Monday, 26 November 2012

Fabricant calls for a Tory/UKIP pact

Tory MP, Michael Fabricant. has told David Cameron that the Tories should form a pact with UKIP before the next election to stop them losing members and votes to the party.

Fabricant estimates that UKIP could cost the Tories 20-40 marginal constituencies but dismisses UKIP's chances of actually winning a Westminster seat.  He suggests promising an EU referendum in the run up to the election in return for which UKIP wouldn't stand against Conservative MPs.

What Fabricant fails to understand - and for an advisor on grassroots campaigns this should be quite worrying for the Tories - is that UKIP isn't just about the EU.  A Cameron promise is worthless anyway as we've already seen but even assuming he could be trusted to hold a referendum if he promised one, what would be in this deal for UKIP?  A referendum on the EU?  Great, so how does that reduce taxes and simplify the tax system, protect civil liberties, provide adequate funding for the armed forces, reduce NHS bureaucracy, control immigration, bring down electricity prices and establish energy security, establish a Commonwealth free trade area, put the justice back into the criminal justice system or restore democracy to England?  If UKIP was a single-issue pressure group then it might be tempting but leaving the EU is only one piece in a big purple and yellow jigsaw.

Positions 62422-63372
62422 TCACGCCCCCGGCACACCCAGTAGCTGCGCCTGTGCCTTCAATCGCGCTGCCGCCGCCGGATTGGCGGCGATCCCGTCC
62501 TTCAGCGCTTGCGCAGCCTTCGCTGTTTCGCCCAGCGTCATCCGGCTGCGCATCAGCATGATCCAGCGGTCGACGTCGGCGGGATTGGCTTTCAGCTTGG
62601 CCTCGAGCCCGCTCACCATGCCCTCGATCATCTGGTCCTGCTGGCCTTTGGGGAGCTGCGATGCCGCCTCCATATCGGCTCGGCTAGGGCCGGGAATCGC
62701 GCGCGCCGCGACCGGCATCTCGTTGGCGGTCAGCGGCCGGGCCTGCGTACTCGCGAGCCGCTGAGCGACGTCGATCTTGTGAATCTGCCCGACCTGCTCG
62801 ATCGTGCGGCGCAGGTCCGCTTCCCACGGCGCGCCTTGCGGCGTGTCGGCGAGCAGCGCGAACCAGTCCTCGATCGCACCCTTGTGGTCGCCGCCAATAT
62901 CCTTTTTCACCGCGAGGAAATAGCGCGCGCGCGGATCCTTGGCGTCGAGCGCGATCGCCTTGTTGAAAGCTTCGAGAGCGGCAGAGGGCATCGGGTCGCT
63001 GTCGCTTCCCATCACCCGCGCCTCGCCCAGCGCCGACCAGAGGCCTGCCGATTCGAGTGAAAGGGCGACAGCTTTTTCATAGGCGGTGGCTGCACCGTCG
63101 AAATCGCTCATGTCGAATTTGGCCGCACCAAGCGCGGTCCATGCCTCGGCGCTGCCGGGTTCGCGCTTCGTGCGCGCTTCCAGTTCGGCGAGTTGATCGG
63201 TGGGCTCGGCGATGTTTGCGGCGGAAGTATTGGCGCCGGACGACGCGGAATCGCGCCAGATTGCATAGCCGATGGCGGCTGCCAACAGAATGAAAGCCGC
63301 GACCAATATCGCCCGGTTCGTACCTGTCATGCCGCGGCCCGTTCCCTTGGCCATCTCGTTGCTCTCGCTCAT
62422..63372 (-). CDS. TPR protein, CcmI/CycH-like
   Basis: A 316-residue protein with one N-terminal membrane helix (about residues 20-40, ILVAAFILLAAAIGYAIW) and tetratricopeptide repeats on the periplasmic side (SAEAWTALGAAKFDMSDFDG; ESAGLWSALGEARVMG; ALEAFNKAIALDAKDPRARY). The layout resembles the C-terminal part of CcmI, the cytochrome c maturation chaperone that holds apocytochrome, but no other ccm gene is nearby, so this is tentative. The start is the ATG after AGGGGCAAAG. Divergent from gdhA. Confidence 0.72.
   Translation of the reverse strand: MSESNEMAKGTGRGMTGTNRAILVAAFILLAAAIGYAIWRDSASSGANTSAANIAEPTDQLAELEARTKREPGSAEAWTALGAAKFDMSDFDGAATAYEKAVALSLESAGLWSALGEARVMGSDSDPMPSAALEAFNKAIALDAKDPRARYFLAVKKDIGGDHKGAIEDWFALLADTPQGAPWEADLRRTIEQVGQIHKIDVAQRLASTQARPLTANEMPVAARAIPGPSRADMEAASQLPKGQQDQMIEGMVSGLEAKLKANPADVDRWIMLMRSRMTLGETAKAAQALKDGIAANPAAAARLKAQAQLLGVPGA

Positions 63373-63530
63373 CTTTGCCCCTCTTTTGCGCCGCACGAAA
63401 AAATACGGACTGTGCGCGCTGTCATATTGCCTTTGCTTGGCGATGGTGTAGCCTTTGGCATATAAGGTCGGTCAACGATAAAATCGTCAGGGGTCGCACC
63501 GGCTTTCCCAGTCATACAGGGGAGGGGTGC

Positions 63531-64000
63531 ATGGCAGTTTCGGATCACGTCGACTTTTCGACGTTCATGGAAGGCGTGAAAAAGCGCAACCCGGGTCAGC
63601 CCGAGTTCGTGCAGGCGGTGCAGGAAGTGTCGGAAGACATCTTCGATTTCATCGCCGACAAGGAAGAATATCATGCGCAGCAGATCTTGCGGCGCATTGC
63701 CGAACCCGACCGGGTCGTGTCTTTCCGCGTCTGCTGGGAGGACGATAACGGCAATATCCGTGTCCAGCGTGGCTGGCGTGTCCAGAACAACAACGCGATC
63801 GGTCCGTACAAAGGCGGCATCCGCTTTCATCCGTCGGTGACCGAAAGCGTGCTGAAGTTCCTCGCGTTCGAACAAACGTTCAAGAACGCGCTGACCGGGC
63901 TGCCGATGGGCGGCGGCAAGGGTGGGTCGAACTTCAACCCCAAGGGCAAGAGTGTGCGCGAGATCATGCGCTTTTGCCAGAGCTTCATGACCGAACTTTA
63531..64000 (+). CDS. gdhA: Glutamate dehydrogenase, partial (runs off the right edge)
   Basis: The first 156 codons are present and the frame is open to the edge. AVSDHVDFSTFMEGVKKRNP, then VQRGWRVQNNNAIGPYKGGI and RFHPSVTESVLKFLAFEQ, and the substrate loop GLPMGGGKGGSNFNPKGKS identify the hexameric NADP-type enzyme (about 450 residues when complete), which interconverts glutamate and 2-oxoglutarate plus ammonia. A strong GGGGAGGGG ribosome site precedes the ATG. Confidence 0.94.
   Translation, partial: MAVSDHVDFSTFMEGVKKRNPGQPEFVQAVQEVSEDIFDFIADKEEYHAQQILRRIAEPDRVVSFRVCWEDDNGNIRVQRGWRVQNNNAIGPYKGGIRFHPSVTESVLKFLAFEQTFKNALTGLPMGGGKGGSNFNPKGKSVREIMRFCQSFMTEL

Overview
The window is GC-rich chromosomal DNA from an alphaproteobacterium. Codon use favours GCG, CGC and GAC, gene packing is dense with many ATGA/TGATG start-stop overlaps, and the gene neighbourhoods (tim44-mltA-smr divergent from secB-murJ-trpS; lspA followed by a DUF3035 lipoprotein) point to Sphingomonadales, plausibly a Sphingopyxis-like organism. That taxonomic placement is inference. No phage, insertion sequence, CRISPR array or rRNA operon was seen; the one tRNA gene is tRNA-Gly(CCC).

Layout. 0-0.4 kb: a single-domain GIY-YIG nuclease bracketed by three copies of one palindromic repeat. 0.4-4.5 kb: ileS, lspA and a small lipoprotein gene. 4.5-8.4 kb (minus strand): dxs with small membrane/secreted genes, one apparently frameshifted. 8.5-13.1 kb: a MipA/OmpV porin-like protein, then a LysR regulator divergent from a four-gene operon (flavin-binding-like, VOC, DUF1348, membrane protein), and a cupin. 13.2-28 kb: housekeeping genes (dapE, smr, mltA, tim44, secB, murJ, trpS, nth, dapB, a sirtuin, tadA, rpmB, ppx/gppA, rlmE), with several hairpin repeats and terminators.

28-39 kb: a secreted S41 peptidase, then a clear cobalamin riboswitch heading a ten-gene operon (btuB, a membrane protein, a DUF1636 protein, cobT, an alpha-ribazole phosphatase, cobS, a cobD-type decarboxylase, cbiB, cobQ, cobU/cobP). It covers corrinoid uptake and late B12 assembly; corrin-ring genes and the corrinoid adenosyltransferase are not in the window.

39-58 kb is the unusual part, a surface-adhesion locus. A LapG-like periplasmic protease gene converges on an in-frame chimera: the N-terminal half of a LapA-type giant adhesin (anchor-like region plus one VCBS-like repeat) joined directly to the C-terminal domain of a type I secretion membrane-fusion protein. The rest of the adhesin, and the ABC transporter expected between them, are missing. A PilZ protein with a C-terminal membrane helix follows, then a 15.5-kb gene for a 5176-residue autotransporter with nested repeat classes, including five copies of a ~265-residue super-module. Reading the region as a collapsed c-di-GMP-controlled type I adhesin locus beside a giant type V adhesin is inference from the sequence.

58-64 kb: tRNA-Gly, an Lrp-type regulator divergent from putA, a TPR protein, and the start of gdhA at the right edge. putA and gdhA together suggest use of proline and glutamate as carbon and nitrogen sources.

Nigel Farage has already told Fabricant that there will be no deal with the Tories and that after Cameron's refusal, in the wake of the Rotherham child catcher scandal, to retract his 2006 comment that UKIP are fruitcakes, loonies and closet racists "it's war".  Fabricant responded by saying it would be a couple of years away and he never says never.  Well, we can say it for him: there will NEVER be a deal with the Tories.

Considering UKIP isn't a threat to the Tories, an awful lot of Tories seem to be worried enough to want to do a deal with us.
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